K. P. Nesteruk, M. Auger, S. Braccini, T.S. Carzaniga, A. Ereditato, and P. Scampoli. 2018. “A system for online beam emittance measurements and proton beam characterization.” Journal of Instrumentation, 13, 1.Abstract
A system for online measurement of the transverse beam emittance was developed. It is named 4PrOBaM (4-Profiler Online Beam Emittance Measurement) and was conceived to measure the emittance in a fast and efficient way using the multiple beam profiler method. The core of the system is constituted by four consecutive UniBEaM profilers, which are based on silica fibers passing across the beam. The 4PrOBaM system was deployed for characterization studies of the 18 MeV proton beam produced by the IBA Cyclone 18 MeV cyclotron at Bern University Hospital (Inselspital). The machine serves daily radioisotope production and multi-disciplinary research, which is carried out with a specifically conceived Beam Transport Line (BTL). The transverse RMS beam emittance of the cyclotron was measured as a function of several machine parameters, such as the magnetic field, RF peak voltage, and azimuthal angle of the stripper. The beam emittance was also measured using the method based on the quadrupole strength variation. The results obtained with both techniques were compared and a good agreement was found. In order to characterize the longitudinal dynamics, the proton energy distribution was measured. For this purpose, a method was developed based on aluminum absorbers of different thicknesses, a UniBEaM detector, and a Faraday cup. The results were an input for a simulation of the BTL developed in the MAD-X software. This tool allows machine parameters to be tuned online and the beam characteristics to be optimized for specific applications.
2017
David Edward Potkins, Saverio Braccini, Konrad Pawel Nesteruk, Tommaso Stefano Carzaniga, Anna Vedda, Norberto Chiodini, Jacob Timmermans, Stephane Melanson, and Morgan Patrick Dehnel. 2017. “A Low-cost Beam Profiler Based on Cerium-doped Silica Fibers.” In Physics Procedia, 90: Pp. 215–222. Elsevier B.V.Abstract
A beam profiler called the Universal Beam Monitor (UniBEaM) has been developed by D-Pace Inc. (Canada) and the Albert Einstein Center for Fundamental Physics, Laboratory for High Energy Physics, University of Bern (Switzerland). The device is based on passing 100 to 600 micron cerium-doped optical fibers through a particle beam. Visible scintillation light from the sensor fibers is transmitted over distances of tens of meters to the light sensors with minimal signal loss and no susceptibility to electromagnetic fields. The probe has an insertion length of only 70 mm. The software plots the beam intensity distribution in the horizontal and vertical planes, and calculates the beam location and integrated profile area, which correlates well with total beam current. UniBEaM has a large dynamic range, operating with beam currents of ∼pA to mA, and a large range of particle kinetic energies of ∼keV to GeV, depending on the absorbed power density. Test data are presented for H- beams at 25keV for 500 $μ$A, and H+ beams at 18MeV for 50pA to 10 $μ$A. Maximum absorbed power density of the optical fiber before thermal damage is discussed in relation to dE/dx energy deposition as a function of particle type and kinetic energy. UniBEaM is well suited for a wide variety of beamlines including discovery science applications, radio-pharmaceutical production, hadron therapy, industrial ion beam applications including ion implantation, industrial electron beams, and ion source testing.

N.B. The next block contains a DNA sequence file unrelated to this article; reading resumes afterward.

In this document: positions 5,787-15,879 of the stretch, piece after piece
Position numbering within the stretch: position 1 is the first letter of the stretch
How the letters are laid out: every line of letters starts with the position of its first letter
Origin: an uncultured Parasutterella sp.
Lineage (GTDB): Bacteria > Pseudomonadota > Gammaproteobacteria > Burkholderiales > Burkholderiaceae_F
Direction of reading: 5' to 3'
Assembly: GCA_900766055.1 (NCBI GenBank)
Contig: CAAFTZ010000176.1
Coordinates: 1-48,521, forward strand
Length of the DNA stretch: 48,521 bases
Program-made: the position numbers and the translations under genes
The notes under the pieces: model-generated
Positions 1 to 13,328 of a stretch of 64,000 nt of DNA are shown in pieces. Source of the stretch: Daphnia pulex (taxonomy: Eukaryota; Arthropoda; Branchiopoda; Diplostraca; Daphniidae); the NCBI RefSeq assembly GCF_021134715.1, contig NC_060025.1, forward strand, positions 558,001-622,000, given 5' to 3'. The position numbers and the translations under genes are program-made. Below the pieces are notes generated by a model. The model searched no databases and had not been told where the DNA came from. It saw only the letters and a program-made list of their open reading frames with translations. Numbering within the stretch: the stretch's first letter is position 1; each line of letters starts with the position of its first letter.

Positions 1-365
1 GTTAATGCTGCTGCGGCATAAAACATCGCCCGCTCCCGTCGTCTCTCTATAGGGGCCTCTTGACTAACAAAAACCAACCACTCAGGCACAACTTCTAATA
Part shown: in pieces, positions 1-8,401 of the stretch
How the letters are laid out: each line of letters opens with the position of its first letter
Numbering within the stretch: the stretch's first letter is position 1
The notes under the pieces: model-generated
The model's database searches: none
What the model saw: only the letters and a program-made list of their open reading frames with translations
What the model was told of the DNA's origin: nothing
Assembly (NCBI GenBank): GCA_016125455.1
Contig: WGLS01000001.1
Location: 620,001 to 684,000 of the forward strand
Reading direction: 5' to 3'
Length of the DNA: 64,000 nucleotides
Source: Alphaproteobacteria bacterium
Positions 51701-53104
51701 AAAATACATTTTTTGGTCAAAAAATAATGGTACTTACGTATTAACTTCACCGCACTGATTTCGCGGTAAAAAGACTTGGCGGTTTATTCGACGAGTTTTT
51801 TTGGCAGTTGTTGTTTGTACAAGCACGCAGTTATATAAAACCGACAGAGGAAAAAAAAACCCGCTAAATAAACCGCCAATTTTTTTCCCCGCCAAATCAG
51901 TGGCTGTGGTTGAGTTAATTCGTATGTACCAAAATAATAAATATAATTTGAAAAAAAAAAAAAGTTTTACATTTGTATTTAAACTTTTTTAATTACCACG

Tommaso Stefano Carzaniga, Martin Auger, Saverio Braccini, Maruta Bunka, Antonio Ereditato, Konrad Pawel Nesteruk, Paola Scampoli, Andreas Türler, and Nicholas van der Meulen. 2017. “Measurement of 43Sc and 44Sc production cross-section with an 18 MeV medical PET cyclotron.” Applied Radiation and Isotopes, 129, Pp. 96–102.Abstract
43Sc and 44Sc are positron emitter radionuclides that, in conjunction with the $\beta$− emitter 47Sc, represent one of the most promising possibilities for theranostics in nuclear medicine. Their availability in suitable quantity and quality for medical applications is an open issue and their production with medical cyclotrons represents a scientific and technological challenge. For this purpose, an accurate knowledge of the production cross sections is mandatory. In this paper, we report on the cross section measurement of the reactions 43Ca(p,n)43Sc, 44Ca(p,2n) 43Sc, 46Ti(p,$\alpha$)43Sc, and 44Ca(p,n)44Sc at the Bern University Hospital cyclotron. A study of the production yield and purity performed by using commercially available enriched target materials is also presented.